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School enrollment increases as families move to Vermont

Published: Oct. 8, 2020 at 6:53 PM EDT
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WOODSTOCK, Vt. (WCAX) - At the start of the pandemic, people were fleeing COVID-19 hot zones for safer ground. Some of them came to Vermont, and with school enrollment increasing around the state, it looks like some of those families may be staying.

Brett and Marianne Ralph moved to Vermont with their daughter, Ella, 4, and son, Carter, 2, about a month-and-a-half ago. They started thinking about moving about a year ago, but the coronavirus pandemic and learning Brett would be able to work remotely is what sealed the deal. “All of these things came together and pushed us to jump in and make it happen," said Brett.

Before making the move they spent months researching schools. “The school system encourages happy people and encourages kids to be outside and find what they’re really passionate about. And I think that really drew us to the area, and not that we couldn’t have had those opportunities in western Massachusetts, but they feel more abundant here,” Brett said.

“Pre-K is only two days a week, but she asks every day, ‘Can I go to school today?’ and that just makes me feel like we made the right choice, because she seems genuinely happy,” said Marianne.

“We were one of those districts that were impacted by reduced enrollment,” said Windsor Central Supervisory Union Interim Superintendent Sherry Sousa. She says the district lost 80 students to graduation this year. Others changed schools or moved to home-schooling. In a typical school year, they enroll between 50 and 70 new students. This year, they registered over 200, some from as far away as Florida, Washington state, New Mexico, and California. That’s good for a net gain of 38 students, mostly from out-of-state.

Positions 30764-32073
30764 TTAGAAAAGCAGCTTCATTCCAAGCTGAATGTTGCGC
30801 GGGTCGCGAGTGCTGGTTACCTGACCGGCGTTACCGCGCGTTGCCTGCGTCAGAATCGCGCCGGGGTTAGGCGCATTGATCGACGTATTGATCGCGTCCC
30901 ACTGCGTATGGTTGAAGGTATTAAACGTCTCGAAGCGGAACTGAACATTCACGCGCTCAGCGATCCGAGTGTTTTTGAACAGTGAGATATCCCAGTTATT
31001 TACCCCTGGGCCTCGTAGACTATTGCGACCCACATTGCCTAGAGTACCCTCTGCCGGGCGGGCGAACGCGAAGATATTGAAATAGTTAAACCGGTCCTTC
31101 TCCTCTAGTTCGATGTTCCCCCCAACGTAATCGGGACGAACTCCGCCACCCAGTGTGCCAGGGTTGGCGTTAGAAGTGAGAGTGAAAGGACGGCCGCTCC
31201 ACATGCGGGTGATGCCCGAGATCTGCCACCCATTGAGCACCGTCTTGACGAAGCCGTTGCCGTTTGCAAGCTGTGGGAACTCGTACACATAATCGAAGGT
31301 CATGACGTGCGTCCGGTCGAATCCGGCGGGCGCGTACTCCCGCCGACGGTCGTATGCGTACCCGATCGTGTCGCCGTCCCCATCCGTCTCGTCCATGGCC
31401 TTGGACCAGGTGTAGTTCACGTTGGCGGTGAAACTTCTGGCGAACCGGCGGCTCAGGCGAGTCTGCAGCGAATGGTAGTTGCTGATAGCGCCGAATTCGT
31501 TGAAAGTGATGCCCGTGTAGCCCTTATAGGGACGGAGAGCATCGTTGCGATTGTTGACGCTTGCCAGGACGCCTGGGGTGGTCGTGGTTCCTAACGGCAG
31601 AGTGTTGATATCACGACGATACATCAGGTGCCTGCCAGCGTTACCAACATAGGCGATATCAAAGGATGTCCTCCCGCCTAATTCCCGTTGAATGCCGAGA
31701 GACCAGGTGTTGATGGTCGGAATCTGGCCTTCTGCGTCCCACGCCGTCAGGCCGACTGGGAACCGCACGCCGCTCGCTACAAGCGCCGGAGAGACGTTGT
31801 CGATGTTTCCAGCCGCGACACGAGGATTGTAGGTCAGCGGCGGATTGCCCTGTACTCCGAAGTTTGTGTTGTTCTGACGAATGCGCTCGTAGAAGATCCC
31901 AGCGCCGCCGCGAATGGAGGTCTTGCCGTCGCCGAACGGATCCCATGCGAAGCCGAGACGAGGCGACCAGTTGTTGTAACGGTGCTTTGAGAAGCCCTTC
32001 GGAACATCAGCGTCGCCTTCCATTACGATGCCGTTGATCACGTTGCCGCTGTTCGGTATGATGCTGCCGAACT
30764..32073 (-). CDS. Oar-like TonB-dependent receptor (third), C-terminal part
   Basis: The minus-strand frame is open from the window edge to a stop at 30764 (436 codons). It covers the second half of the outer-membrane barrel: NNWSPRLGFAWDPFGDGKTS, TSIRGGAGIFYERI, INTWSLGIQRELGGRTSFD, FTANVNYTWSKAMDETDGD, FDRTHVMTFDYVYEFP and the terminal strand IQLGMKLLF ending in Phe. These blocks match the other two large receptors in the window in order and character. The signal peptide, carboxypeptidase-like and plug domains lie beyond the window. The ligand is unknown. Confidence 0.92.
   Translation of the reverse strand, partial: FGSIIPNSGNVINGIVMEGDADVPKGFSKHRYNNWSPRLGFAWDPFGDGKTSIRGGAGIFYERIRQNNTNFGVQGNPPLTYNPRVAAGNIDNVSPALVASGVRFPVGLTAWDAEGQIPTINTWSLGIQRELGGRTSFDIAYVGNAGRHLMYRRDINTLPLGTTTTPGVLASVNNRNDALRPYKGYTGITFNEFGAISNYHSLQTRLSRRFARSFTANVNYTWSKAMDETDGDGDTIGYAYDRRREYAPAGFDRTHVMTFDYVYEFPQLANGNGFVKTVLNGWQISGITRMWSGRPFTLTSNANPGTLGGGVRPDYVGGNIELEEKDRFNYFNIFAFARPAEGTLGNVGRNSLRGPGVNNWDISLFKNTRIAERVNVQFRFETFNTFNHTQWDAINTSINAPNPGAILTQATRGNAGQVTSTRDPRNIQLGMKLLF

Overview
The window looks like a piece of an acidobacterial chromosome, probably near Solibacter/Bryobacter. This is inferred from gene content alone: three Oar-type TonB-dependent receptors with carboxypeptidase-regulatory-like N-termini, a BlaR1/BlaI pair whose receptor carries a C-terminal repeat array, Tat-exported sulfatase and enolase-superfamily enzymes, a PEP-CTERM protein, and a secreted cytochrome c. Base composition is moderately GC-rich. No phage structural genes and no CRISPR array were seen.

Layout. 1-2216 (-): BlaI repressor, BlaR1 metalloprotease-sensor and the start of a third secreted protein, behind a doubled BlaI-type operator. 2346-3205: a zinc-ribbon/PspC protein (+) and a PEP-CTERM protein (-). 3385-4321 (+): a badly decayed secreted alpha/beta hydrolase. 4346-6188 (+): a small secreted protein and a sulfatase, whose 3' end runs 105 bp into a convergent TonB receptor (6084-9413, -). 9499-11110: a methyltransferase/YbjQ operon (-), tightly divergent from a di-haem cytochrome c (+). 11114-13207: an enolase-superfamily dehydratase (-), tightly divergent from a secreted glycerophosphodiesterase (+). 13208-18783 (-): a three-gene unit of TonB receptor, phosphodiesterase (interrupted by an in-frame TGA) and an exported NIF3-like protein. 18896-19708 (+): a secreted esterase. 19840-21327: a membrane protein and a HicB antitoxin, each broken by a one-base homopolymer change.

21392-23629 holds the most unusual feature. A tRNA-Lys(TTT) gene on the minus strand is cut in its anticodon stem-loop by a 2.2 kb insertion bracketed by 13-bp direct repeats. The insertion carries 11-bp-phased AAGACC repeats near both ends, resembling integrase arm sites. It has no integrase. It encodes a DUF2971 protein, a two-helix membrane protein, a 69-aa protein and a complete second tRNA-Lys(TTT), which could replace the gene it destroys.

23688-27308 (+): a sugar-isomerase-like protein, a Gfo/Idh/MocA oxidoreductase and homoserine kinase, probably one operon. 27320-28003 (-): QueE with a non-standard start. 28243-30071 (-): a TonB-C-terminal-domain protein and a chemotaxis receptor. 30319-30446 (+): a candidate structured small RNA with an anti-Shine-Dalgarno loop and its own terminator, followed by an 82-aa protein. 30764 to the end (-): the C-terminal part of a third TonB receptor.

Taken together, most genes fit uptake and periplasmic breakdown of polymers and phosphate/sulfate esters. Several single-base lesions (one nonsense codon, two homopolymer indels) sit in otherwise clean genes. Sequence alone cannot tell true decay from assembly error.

Sousa says the biggest gains came at Woodstock and Killington schools, primarily in pre-K through fifth grade. Some of that is from families in the Killington area converting second homes into their primary homes because of the pandemic. “We know that some families are doing this for a year, but maybe if they see how different education in Vermont is, and in our district, they may consider staying here," she said.

People from out of state aren’t just moving to Woodstock. They’re moving all across Vermont, primarily in ski and tourist areas. Ludlow Municipal Manager Scott Murphy says they’re seeing more foot traffic and property transfers are way up. “It was up over 50% in the last month. People are buying homes. I’m not sure if it’s an arm’s length sale, or if it’s just regular people trying to get away and buy property up here," he said.

One of the principals from a school in the Two Rivers Supervisory Union tells WCAX, their school and others in the district have seen an increase in enrollment as well.

The Ralphs understand a concern to many Vermonters is out-of-staters moving to the area and leaving after a year-and-a-half, but they say their plan is to stay. “When people come to Vermont, it just brings you in, and I think they’ll stay. I don’t know how you could leave," said Brett.

“We definitely don’t want to leave,” added Marianne.

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The New Vermonters: Fleeing COVID-19, newcomers find temporary — or permanent — refuge in the Green Mountains

Can COVID refugees help Vermont dig out of demographic hole?

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